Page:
The University of Cambridge International Summer Programmes has run for over 90 years. It is very popular with people wanting to take some time off work, go back to a classroom and have fun with learning again. This year, the Programmes include Ancient and Classical Worlds, Shakespeare, Medieval Studies, Creative Writing, English Law and Legal Methods among the usual subjects in science, literature, history, politics, economics and so on.

For years I had longed for first-hand experience in this institute so steeped in culture and heritage. Finally I got organised enough to materialise it. I enrolled in an interdisciplinary programme, which allows me to pick three vastly different subjects to make up my summer programme. My three subjects are: “Words, deeds and democracy: British politics and political thought, 1800 to the present”, “Living film – a life in pictures?” and “Great modern philosophers”.

The whole experience turned out to be intensive, absorbing and rewarding.

The formal schedule is hectic. Everyday, we have three classes in the morning, one in the afternoon, and an evening talk after dinner. Weekends are packed with excursions. Outside of the schedule, there were things to do and see in any of the other colleges and downtown Cambridge: plays, concerts, films, bookshops, galleries, museums etc. And then, of course, you can easily spend hours on end meeting and making friends with other students.

My favourite class is by far the one about modern British democracy. The presentation is highly focused, yet selectively rich in big picture contexts. Dr McCann is a very disciplined narrator. He strings together with deft the social and industrial movements of the time that underline the context in which political thoughts are formed and reasoned. Such tidy organisation of information makes following long stretch of history easy and enjoyable.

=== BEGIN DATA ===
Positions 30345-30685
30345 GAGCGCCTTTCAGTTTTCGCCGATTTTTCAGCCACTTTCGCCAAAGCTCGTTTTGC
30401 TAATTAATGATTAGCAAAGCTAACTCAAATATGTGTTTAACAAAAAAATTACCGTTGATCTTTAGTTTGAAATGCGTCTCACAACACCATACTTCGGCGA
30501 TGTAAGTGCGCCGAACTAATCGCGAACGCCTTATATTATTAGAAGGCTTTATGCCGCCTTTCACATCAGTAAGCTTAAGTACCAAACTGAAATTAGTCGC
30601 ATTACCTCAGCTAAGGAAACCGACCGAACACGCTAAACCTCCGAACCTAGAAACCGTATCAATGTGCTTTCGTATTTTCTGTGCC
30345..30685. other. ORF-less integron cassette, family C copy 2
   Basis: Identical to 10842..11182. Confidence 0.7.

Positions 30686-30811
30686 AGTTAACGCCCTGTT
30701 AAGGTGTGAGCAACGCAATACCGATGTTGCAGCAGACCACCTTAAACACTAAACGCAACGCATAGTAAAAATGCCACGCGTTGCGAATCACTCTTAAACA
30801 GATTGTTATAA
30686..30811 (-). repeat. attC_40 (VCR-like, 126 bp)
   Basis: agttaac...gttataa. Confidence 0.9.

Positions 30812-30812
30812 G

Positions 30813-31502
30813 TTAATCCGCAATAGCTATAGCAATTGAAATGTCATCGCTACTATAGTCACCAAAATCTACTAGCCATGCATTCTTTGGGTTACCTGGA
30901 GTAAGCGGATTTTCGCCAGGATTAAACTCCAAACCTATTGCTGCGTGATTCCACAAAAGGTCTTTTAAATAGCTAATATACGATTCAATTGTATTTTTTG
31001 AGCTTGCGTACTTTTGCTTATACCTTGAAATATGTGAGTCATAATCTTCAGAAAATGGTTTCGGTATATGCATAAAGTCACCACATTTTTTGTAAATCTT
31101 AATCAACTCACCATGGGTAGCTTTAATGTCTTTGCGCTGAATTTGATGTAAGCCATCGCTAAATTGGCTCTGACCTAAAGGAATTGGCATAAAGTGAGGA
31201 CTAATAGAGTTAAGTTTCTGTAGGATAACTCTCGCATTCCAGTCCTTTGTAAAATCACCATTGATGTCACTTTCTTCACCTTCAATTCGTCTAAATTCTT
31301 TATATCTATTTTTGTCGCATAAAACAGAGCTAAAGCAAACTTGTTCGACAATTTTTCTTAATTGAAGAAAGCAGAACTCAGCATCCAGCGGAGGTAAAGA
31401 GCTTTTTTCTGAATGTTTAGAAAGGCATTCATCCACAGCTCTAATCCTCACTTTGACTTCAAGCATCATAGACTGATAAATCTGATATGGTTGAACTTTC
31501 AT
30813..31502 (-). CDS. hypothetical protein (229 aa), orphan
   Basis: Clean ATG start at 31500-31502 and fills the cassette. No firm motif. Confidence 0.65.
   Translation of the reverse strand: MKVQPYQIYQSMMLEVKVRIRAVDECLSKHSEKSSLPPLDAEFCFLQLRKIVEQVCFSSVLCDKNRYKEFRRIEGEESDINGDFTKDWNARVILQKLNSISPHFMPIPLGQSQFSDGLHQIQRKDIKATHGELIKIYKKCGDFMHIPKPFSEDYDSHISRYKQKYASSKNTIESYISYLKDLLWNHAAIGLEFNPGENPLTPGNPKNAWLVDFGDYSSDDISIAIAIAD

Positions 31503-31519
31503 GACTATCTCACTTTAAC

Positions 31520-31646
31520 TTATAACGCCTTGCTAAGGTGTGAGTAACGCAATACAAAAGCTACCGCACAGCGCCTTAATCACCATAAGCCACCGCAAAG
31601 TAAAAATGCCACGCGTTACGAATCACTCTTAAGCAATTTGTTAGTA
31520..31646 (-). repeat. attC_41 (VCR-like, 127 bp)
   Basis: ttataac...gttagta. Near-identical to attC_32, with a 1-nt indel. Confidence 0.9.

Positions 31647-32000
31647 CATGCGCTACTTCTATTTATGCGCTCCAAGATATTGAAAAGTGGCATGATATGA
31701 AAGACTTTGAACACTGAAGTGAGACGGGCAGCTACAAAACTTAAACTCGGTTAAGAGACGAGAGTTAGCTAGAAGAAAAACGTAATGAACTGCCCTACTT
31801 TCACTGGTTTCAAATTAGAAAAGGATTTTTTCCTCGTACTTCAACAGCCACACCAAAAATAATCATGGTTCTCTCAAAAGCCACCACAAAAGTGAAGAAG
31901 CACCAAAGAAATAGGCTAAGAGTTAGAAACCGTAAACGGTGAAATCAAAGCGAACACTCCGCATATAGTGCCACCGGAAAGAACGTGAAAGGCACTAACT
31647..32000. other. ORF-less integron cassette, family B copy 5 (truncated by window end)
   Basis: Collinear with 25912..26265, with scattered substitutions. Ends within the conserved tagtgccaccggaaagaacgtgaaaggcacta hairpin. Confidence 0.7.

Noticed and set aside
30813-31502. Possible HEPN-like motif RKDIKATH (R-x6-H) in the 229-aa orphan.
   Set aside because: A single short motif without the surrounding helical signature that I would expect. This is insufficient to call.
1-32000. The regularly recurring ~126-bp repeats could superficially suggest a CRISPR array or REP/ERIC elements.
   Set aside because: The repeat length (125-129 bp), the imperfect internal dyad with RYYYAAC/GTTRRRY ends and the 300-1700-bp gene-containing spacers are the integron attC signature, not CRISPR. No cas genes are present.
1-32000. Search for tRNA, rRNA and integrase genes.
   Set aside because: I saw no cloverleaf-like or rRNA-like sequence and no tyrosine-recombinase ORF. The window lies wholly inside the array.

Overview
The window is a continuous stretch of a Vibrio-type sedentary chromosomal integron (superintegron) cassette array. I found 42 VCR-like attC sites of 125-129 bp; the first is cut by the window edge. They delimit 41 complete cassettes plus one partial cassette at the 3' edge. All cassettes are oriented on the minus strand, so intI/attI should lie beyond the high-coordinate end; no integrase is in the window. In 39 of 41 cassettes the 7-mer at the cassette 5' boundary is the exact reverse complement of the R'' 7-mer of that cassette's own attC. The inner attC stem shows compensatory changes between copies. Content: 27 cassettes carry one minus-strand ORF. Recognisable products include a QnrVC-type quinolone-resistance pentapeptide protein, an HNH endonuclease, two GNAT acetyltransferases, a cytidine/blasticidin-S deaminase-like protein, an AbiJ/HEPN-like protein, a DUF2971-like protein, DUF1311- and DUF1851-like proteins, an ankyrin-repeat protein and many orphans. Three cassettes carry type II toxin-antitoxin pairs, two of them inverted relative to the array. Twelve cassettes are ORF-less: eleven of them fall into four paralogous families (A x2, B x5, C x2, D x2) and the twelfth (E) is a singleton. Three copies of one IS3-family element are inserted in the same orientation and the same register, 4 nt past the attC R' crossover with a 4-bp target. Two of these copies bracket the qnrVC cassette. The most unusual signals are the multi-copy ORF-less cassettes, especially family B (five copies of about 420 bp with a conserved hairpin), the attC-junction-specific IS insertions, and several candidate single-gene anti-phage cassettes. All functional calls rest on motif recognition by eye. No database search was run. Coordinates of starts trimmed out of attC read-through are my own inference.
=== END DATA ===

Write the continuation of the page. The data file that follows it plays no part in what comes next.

One of the evening talks is also priceless. It is about the Enigma code-breaking machine. Dr Grime is an absolute ripper. His talk is a cracking mix of war arms, spy tales and secret codes. Dr G is a mathematician and does stand-up routines at a local pub on Saturday nights. ——- Alright, I made up his second job 😜😜. What I wanted to say is his talk was jolly animated, aided with the clever use of a camera-projector-combo for visual effects spooking everyone out.

I stayed in Selwyn College, one of the University’s 31 autonomous Colleges. It was not my first choice (Clare College). However, now I have lived there, Selwyn is all I will recommend to anyone. It is closest to the Sidgwick Site — a major classroom complex. The facilities are modern. The administration staff, housekeeping and dinning room staff are exceptional.

Here are some of photos I took.

The Old Court, looking at the Main Entrance and the Porters’ Lodge across the lawn. These are early morning shadows. It rains in the afternoon most of the days 😆😆.
This photo was taken at around 6:45am, showing the Hall on the south side of the Old Court. Breakfast starts at 7am every morning. Someone is already waiting at the door. At that time of the year, the sun arises around 6am, the most beautiful moment in Selwyn College.
Fence and gate onto the lower lawn and the gardens, looking at the northern side of the Chapel.
The Bar and entrance to laundry.
The dinning room, ready for breakfast. They serve continental and cooked breakfast.
Gate from the Gardens onto the Old Court.
The Library. I don’t know what it is like inside, really. It is one of the many things I had to drop in order to manage the hectic program.
This is a 400-year-old grave of a pet dog belonging to one of the Selwyn College scholars at the time. The grave is right along the path between the Old Court and Ann’s Court.
Early morning, Lower Lawn
9:30pm, path towards the Ann’s Court, where my room is.
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